For their first unit of the year, my college composition classes aren’t writing essays. They’re designing games. Digital Breakout games, to be exact.

I’ve taught college composition for four years, and the same concerns keep nagging at me about these young writers:

  • They want to create the perfect draft the first time. The end.
  • Instead, they see revision as editing their grammatical errors.
  • They provide surface feedback in their peer reviews.
  • They don’t feel purpose or authenticity in their writing.

These are issues I need to address, and they aren’t easy fixes. However, the first step in my attempt is to shake up our first unit and instead of focusing on “writing,” we’ll be focusing on game design.

The secret: The game design process mimics the writing process. It mimics the major steps of EVERY creation/maker/design/invention process.

https://boardgamegeek.com/blogpost/2529/design-process

Clearly, for any writer or designer who ever created, there is no single process, and processes can change depending on the project. But the key steps remain: Ideation, Creation, Feedback, Iteration, More Feedback, Iteration, etc, until the project meets Nirvana or the final deadline, whatever comes first.

By teaching writing students game design, we’re also teaching them the design process for writing (or art, or inventing, or whatever you’re making.) That’s just what I want to do — the put my students into a design situation they’ve never been and discover that the steps are the same, and that all the steps are important and applicable to writing.

Here’s my plan in more detail:

  1. Ideation. Writers will first have to work together in groups to analyze digital Breakout games that currently exist, find the patterns, and then develop their own themes and ideas. They’ll also need to consider the age and purpose of their game.
  2. Creation. After the team delegates parts of the game to work on, writers will begin creating those components. In a digital Breakout game, many of the components include writing, so this also serves as a baseline assessment for me to see where my writers are in their abilities.
  3. Feedback. Teams will playtest other teams’ games and provide feedback. This will require some frontloading in demonstrating what clear and specific feedback looks like.
  4. Iteration. Back to work revising the game. Students may have to adjust the game — Was it too difficult? Too easy? Should they remove some red herrings? Did they see “tricks” other teams had in their games that they want to adapt to their own? (Then it’s back to Feedback, as needed.)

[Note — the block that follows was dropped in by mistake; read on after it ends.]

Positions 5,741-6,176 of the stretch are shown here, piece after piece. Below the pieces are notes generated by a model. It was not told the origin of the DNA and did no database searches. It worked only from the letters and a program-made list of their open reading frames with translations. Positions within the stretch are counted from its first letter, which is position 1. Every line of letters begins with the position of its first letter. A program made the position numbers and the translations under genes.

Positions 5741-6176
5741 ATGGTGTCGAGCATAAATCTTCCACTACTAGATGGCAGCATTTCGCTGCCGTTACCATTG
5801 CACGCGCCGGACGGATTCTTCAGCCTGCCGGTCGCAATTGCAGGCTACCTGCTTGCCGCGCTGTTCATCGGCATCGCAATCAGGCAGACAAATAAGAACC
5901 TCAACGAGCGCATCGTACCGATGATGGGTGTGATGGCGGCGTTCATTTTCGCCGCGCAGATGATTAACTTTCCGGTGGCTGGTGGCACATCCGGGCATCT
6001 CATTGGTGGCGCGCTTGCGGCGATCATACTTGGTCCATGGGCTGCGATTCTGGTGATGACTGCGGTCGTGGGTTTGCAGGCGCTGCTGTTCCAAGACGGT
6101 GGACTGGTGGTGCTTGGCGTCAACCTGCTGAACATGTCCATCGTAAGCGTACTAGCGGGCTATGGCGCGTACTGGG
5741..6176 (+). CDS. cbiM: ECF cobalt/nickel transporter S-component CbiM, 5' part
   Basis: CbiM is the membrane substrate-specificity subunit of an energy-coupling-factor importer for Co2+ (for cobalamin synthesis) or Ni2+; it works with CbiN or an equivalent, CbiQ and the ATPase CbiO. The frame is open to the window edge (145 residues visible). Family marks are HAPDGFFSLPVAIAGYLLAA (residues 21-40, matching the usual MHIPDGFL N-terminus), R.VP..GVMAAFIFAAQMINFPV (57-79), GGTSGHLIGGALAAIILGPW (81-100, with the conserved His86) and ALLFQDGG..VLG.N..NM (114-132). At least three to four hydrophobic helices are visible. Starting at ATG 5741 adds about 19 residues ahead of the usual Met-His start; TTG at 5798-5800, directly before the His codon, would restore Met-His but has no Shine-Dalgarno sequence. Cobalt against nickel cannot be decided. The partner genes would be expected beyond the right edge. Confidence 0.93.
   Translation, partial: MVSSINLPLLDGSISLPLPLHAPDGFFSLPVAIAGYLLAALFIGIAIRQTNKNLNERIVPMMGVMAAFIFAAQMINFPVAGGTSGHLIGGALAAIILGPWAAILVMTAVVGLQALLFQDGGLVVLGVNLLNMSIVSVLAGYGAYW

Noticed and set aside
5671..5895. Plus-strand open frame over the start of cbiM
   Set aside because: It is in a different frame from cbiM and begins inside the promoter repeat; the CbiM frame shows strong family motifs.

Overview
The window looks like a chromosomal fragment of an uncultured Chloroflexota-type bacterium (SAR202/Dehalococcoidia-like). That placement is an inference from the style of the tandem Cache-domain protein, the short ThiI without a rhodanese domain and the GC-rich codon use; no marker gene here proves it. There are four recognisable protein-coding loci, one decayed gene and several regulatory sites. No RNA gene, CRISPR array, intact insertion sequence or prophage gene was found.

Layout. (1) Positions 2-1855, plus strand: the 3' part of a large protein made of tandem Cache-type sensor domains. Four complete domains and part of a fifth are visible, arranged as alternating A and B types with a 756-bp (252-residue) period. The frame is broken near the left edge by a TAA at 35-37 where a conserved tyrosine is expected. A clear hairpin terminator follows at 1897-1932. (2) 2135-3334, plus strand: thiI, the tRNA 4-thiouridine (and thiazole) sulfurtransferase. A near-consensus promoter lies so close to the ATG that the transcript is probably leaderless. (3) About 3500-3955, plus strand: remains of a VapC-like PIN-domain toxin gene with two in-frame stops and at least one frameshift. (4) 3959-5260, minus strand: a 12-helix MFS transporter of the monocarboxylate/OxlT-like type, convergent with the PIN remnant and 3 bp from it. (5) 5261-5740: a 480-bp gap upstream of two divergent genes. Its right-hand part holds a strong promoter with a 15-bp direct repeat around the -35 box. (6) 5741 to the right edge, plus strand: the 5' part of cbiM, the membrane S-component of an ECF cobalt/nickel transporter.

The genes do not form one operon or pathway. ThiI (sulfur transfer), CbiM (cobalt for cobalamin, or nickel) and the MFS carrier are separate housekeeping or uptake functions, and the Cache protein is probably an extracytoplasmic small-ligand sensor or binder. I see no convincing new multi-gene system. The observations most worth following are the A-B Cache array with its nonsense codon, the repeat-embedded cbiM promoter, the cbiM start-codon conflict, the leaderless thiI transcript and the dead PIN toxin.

5. Publication. The games will then be submitted to the Digital Breakout EDU sandbox, publicized via social media, and shared with our local teachers if applicable to their teaching areas.

In addition, the plan hits a liberal number of 21st Century Skills, so there’s that.

Granted, this process could be taught with any writing activity: Essays, arguments, short stories, heck, even haikus. (In fact, starting with shorter writings, like poems or short shorts, might be more effective in teaching the design process than longer texts.)

But why is game-based and game-inspired learning gaining momentum? Randy Pausch touched on it in his book The Last Lecture. Games, if well-designed, have the ability to teach without the learner knowing it. Mars Generation One teaches argumentation while students explore their space station, and FanGeopolitics teaches the interconnectedness of foreign issues in geography disguised with professional sports draft mechanics.

Many young writers are anxious about their writing. I get it: writing is personal. It makes you feel vulnerable.

Games — especially a game created as a team — have lower risk involved. Designing a game is more playful and less threatening than writing — or at least that’s what I’m hoping for my students. By experiencing the design process through game design rather than writing, my goal is for students to be less obsessed with writing the perfect draft the first time, less threatened with giving and receiving feedback, more open to deeper revisions.

I want them to see writing like game design. Go in knowing it won’t be perfect, but knowing you can also have fun in the feedback/playtesting and in your revising/iteration.